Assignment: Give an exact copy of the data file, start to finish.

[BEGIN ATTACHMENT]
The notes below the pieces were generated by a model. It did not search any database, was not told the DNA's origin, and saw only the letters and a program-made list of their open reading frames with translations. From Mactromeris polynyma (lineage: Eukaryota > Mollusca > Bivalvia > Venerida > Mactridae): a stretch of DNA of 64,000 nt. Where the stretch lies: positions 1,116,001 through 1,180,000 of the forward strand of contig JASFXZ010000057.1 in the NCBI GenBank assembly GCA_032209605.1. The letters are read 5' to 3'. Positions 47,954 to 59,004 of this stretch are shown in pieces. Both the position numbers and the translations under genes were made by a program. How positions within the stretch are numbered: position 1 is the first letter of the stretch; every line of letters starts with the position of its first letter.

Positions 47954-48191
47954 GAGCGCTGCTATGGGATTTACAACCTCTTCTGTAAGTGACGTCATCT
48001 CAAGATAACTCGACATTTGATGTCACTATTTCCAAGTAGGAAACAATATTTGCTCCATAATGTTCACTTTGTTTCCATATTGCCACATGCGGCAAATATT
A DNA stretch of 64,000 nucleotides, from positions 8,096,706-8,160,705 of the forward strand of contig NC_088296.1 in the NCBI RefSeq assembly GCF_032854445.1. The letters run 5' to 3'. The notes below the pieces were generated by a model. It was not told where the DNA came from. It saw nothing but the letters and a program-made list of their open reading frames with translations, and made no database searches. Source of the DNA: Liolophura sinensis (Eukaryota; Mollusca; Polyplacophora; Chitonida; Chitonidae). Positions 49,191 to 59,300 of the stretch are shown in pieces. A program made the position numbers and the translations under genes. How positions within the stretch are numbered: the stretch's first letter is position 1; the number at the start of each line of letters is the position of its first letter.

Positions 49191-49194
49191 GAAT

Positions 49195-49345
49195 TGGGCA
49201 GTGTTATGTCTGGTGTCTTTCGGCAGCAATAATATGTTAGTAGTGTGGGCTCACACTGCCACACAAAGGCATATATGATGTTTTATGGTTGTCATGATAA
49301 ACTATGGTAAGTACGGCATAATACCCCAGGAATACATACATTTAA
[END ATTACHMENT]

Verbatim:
The notes below the pieces were generated by a model. It did not search any database, was not told the DNA's origin, and saw only the letters and a program-made list of their open reading frames with translations. From Mactromeris polynyma (lineage: Eukaryota > Mollusca > Bivalvia > Venerida > Mactridae): a stretch of DNA of 64,000 nt. Where the stretch lies: positions 1,116,001 through 1,180,000 of the forward strand of contig JASFXZ010000057.1 in the NCBI GenBank assembly GCA_032209605.1. The letters are read 5' to 3'. Positions 47,954 to 59,004 of this stretch are shown in pieces. Both the position numbers and the translations under genes were made by a program. How positions within the stretch are numbered: position 1 is the first letter of the stretch; every line of letters starts with the position of its first letter.

Positions 47954-48191
47954 GAGCGCTGCTATGGGATTTACAACCTCTTCTGTAAGTGACGTCATCT
48001 CAAGATAACTCGACATTTGATGTCACTATTTCCAAGTAGGAAACAATATTTGCTCCATAATGTTCACTTTGTTTCCATATTGCCACATGCGGCAAATATT
A DNA stretch of 64,000 nucleotides, from positions 8,096,706-8,160,705 of the forward strand of contig NC_088296.1 in the NCBI RefSeq assembly GCF_032854445.1. The letters run 5' to 3'. The notes below the pieces were generated by a model. It was not told where the DNA came from. It saw nothing but the letters and a program-made list of their open reading frames with translations, and made no database searches. Source of the DNA: Liolophura sinensis (Eukaryota; Mollusca; Polyplacophora; Chitonida; Chitonidae). Positions 49,191 to 59,300 of the stretch are shown in pieces. A program made the position numbers and the translations under genes. How positions within the stretch are numbered: the stretch's first letter is position 1; the number at the start of each line of letters is the position of its first letter.

Positions 49191-49194
49191 GAAT

Positions 49195-49345
49195 TGGGCA
49201 GTGTTATGTCTGGTGTCTTTCGGCAGCAATAATATGTTAGTAGTGTGGGCTCACACTGCCACACAAAGGCATATATGATGTTTTATGGTTGTCATGATAA
49301 ACTATGGTAAGTACGGCATAATACCCCAGGAATACATACATTTAA